My RAML deals with designing APIs for an account service that has the following operations:

  • Get Accounts (HTTP GET).
  • Create a new Account (HTTP POST).
  • Get Account for Account ID (HTTP GET).
  • Delete an Account for Account ID (HTTP DELETE).
  • Update an Account for Account ID (HTTP PUT).

The main advantage of using RESTful services is using HTTP methods for operations. The beauty is that it is light-weight and supports JSON and XML. REST is an architecture. Creating APIs (in our example) is just adhering to REST principles, but not whole gamut of REST.

Now, let's translate the operations to resource format and see how our APIs look before creating the actual.

Operation

Resource URI

HTTP Method

Get Accounts

/accounts

GET

Create a new Account

/accounts

POST

Get Account for Account ID

/accounts/{id}

GET

Delete an Account for Account ID

/accounts/{id}

DELETE

Update an Account for Account ID

/accounts/{id}

PUT

Now, we are ready, with the operations that we want to create an API for. Let's start by creating a RAML file for the above operations. I'm going to show my RAML text for you to understand. First, we need to specify RAML version and then the title of the service, the version of the service, and the base URI details as below:

#%RAML 0.8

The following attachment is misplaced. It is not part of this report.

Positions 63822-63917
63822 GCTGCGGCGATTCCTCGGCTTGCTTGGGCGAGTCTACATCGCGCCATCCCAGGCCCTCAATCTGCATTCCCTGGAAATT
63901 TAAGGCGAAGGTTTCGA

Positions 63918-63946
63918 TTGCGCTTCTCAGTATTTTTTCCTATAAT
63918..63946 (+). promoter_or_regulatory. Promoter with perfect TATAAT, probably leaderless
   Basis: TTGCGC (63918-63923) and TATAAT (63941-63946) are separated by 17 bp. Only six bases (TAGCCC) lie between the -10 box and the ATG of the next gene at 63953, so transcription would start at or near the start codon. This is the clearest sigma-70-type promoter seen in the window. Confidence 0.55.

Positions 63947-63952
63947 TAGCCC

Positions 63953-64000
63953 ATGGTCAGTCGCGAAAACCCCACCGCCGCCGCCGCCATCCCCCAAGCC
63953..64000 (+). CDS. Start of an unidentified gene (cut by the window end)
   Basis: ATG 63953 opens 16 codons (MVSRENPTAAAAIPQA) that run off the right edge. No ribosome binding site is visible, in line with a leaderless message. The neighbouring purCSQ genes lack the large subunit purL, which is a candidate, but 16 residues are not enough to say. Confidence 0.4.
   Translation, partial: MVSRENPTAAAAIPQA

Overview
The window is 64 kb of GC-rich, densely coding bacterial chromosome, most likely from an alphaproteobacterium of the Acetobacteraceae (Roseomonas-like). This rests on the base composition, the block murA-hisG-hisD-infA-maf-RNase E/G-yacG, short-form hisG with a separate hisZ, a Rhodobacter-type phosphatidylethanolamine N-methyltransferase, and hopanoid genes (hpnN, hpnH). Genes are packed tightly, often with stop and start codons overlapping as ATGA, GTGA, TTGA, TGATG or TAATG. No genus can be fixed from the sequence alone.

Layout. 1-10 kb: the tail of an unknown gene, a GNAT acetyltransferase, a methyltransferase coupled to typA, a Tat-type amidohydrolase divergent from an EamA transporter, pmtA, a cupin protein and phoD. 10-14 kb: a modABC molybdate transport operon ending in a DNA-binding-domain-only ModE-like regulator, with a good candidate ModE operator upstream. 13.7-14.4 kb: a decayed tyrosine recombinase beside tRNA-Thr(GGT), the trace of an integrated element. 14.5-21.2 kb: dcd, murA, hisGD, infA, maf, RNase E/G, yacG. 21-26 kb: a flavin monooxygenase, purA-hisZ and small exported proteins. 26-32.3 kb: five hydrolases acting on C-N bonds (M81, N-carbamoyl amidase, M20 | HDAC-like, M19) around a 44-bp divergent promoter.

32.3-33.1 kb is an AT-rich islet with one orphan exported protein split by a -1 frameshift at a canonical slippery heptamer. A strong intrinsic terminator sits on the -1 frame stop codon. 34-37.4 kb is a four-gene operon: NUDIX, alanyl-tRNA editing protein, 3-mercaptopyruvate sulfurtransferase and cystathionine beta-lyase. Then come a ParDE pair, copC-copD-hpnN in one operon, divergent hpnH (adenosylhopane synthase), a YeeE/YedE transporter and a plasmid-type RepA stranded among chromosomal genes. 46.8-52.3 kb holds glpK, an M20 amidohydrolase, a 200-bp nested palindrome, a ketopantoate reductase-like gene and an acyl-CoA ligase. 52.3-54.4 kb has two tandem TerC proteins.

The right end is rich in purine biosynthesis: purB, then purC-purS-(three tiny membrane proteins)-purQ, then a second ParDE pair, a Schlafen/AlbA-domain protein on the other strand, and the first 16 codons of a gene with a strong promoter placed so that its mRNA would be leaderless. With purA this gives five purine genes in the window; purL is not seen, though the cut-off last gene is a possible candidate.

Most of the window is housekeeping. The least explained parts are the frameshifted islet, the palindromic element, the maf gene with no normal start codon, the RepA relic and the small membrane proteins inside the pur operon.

title: Bank Accounts
version: v1
baseUri: http://accountsservice.cloudhub.io/api

Next, I will define my first operation (“Get Accounts”) as shown below:

/accounts:
    description: Collection of Accounts
    get:
        description: Get list of all Accounts
        responses:
            "200":
                description: Accounts found
                body:
                    application/json:
                        example: |
                            [{
                              "id":"12345678",
                              "accountType":"Single",
                              "bankId":"BANK01",
                              "customerId":"CUST001"
                            },
                            {
                              "id":"910111213",
                              "accountType":"Single",
                              "bankId":"BANK01",
                              "customerId":"CUST002"
                            }]
            "404":
                description: No Accounts found
                body:
                    application/json:
                        example: |
                            {
                              "message":"No Accounts found"
                            }
post:
        description: Add an Account
        body:
            application/json:
                example: |